Originally from earlduque/ServiceNow-Developer-Training. Thanks Earl!

Catalog Item Standards #

Request catalogs and their catalog items (forms) are used to describe, support, and request services from service providers.

Catalog Item Style Guide #

  • Use your company provided style guide to design catalog items.

Request Catalog Style Guide #

This style guide is a set of standards to help the information technology community develop ServiceNow Request Catalog items.

This style guide follows:

  • The Associated Press (AP) style guide and The Chicago Manual of Style
  • ServiceNow product documentation

Audience #

  • Staff who have oversight and content management responsibilities for ServiceNow
  • IT community developers who work on ServiceNow modules, applications, and system components utilizing the Item Designer

Purpose #

The Request Catalog is for service offerings. Services offerings may include both products and services.

Request Item Writing Tips #

  • Avoid capitalizing every word in a header, question or phrase. The first letter of the first word of variables in a catalog item should be capitalized (i.e. Phone number). Capitalize professional titles, organizations, and other proper nouns, but in general, avoid the use of caps.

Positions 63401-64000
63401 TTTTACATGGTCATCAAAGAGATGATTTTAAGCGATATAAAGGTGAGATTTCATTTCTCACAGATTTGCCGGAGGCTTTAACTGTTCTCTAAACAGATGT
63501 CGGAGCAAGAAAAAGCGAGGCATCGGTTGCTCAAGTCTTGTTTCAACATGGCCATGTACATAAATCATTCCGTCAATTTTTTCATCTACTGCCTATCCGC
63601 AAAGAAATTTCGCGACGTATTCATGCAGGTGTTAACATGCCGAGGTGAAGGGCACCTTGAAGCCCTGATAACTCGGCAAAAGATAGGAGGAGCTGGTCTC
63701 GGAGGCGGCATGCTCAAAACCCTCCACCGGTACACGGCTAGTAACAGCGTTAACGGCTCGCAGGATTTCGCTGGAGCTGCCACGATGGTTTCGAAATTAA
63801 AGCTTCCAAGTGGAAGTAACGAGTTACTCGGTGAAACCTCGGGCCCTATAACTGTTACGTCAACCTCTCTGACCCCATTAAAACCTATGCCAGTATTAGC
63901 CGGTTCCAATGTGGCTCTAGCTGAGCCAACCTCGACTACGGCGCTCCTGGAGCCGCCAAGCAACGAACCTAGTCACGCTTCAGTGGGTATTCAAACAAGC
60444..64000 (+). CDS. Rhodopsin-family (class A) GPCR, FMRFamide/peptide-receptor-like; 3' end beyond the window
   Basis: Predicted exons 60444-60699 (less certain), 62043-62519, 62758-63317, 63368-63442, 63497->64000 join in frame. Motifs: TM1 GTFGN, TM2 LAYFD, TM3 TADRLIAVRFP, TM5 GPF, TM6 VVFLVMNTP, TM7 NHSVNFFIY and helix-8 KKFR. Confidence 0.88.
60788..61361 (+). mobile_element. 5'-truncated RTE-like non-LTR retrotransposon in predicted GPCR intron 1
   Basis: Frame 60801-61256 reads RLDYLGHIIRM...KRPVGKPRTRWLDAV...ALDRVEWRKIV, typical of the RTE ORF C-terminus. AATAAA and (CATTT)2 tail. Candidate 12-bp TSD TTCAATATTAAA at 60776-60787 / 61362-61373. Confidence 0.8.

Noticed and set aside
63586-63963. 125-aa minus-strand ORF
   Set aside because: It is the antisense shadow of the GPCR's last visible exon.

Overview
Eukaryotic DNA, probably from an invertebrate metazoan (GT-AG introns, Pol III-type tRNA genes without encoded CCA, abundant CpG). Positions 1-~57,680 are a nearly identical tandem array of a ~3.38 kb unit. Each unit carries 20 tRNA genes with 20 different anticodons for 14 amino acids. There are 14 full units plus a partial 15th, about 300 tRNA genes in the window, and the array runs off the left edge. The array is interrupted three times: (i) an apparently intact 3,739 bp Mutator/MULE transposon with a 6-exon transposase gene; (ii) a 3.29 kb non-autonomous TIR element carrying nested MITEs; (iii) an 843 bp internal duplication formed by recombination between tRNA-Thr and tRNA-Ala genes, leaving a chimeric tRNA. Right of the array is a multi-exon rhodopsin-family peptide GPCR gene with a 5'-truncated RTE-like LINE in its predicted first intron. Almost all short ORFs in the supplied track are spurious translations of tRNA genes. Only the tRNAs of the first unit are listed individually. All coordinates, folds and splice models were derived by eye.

• Avoid the use of acronyms. If an acronym is required, the full name should be written out the first time it is used with its corresponding acronym in parenthesis (i.e. Associated Press (AP)).
  • Use clear and concise language. For variable questions, typically verbs are not necessary. (i.e. “Requestor’s job title” rather than “Enter the requestor’s job title.”)

General Formatting #

A cascading style sheet (CSS) has been created that adheres to University guidelines. This style sheet applies standard formatting to all aspects of the Service Hub, including the public-facing Knowledge Base.

  • Font Tags - Do not change or insert Font Tags into any allowable HTML field. This erroneous code diminishes the set standards. Bold or italic may be used for impact on the content it references.
  • Phone numbers - Use the traditional formatting convention for phone numbers: